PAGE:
The DEM Research Group includes four senior researchers (integrated members), three holding academic positions and one assistant researcher. The group currently has two PhD students, two MSc students and a senior technician.
Objectives of the Research Group
Our group uses a Developmental Biology approach to ask fundamental questions about how organisms, and the organs and tissues they contain, develop. Notably, it is at the organ and tissue levels that diseases become manifest. For this reason, Developmental Biology has been, and continues to be, very effective in delivering explanations for diseases or medically relevant processes including birth defects, cancer, wound healing, tissue regeneration and regenerative medicine, including stem cell biology.
We work primarily on understanding how components of the extracellular matrix, the macromolecular network that exists between cells, influences cell behaviour, both chemically and mechanically. Our major model system is the development of the amniote musculoskeletal system and we are interested in how the different cell types that compose this system communicate and regulate each other’s development and how, in certain cases, defects in these communication events lead to disease, such as the case of muscular dystrophies. We are also interested in studying the role the extracellular matrix plays in regulating cellular responses to stress and damage in diseases other than those of the musculoskeletal system, like for example in cancer.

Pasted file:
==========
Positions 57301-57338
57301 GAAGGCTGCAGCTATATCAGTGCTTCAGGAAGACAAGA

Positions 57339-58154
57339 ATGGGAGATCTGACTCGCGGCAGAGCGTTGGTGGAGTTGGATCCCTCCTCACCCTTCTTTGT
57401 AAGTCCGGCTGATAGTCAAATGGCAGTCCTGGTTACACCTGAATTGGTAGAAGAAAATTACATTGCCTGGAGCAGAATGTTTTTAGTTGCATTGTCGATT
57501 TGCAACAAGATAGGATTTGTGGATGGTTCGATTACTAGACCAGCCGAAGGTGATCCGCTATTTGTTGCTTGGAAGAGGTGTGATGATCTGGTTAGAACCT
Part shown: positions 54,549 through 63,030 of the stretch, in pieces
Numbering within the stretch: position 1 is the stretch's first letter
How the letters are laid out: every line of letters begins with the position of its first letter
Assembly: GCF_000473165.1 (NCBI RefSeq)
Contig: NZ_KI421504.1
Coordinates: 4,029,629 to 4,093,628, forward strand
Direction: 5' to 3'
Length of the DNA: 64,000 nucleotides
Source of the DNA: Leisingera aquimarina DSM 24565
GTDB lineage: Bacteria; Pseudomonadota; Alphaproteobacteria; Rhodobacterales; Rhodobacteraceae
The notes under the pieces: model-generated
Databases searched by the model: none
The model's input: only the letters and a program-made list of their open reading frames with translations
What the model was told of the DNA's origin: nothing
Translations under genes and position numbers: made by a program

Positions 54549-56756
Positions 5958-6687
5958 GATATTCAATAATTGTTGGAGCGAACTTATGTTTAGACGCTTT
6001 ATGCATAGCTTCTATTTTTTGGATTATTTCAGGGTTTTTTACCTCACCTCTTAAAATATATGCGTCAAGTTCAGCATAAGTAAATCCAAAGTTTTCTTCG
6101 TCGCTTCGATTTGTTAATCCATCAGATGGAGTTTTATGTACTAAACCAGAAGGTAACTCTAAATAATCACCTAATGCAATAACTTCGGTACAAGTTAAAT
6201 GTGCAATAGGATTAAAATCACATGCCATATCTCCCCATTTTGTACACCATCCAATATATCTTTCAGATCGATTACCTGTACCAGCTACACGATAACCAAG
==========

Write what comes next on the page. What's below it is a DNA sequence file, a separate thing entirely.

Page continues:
The specific objectives of our group are the following:
Carapeto, S., Cunha, E., Serrano, I., Pascoal, P., Pereira, M., Abreu, R., Neto, S., Antunes, B., Dias, R., Tavares L. & Oliveira M. (2023) Effect of the Administration of a Lyophilised Faecal Capsules on the Intestinal Microbiome of Dogs: A Pilot Study. Genes, 14(9), 1676. MDPI AG. http://dx.doi.org/10.3390/genes14091676
Jesus, J.G., Máguas, C., Dias, R., Nunes, M., Pascoal, P., Pereira, M., & Trindade, H. (2023). What If Root Nodules Are a Guesthouse for a Microbiome? The Case Study of Acacia longifolia. Biology, 12(9), 1168. http://dx.doi.org/10.3390/biology12091168
Santos, P.G., Soares, A.R., Thorsteinsdóttir, S. & Rodrigues, G. (2023) Preparation of 3D decellularized matrices from fetal mouse skeletal muscle for cell culture.Journal of Visualized Experiments, 193, e65069. DOI:10.3791/65069 (IF2021 1,424; Q3 Multidisciplinary Sciences)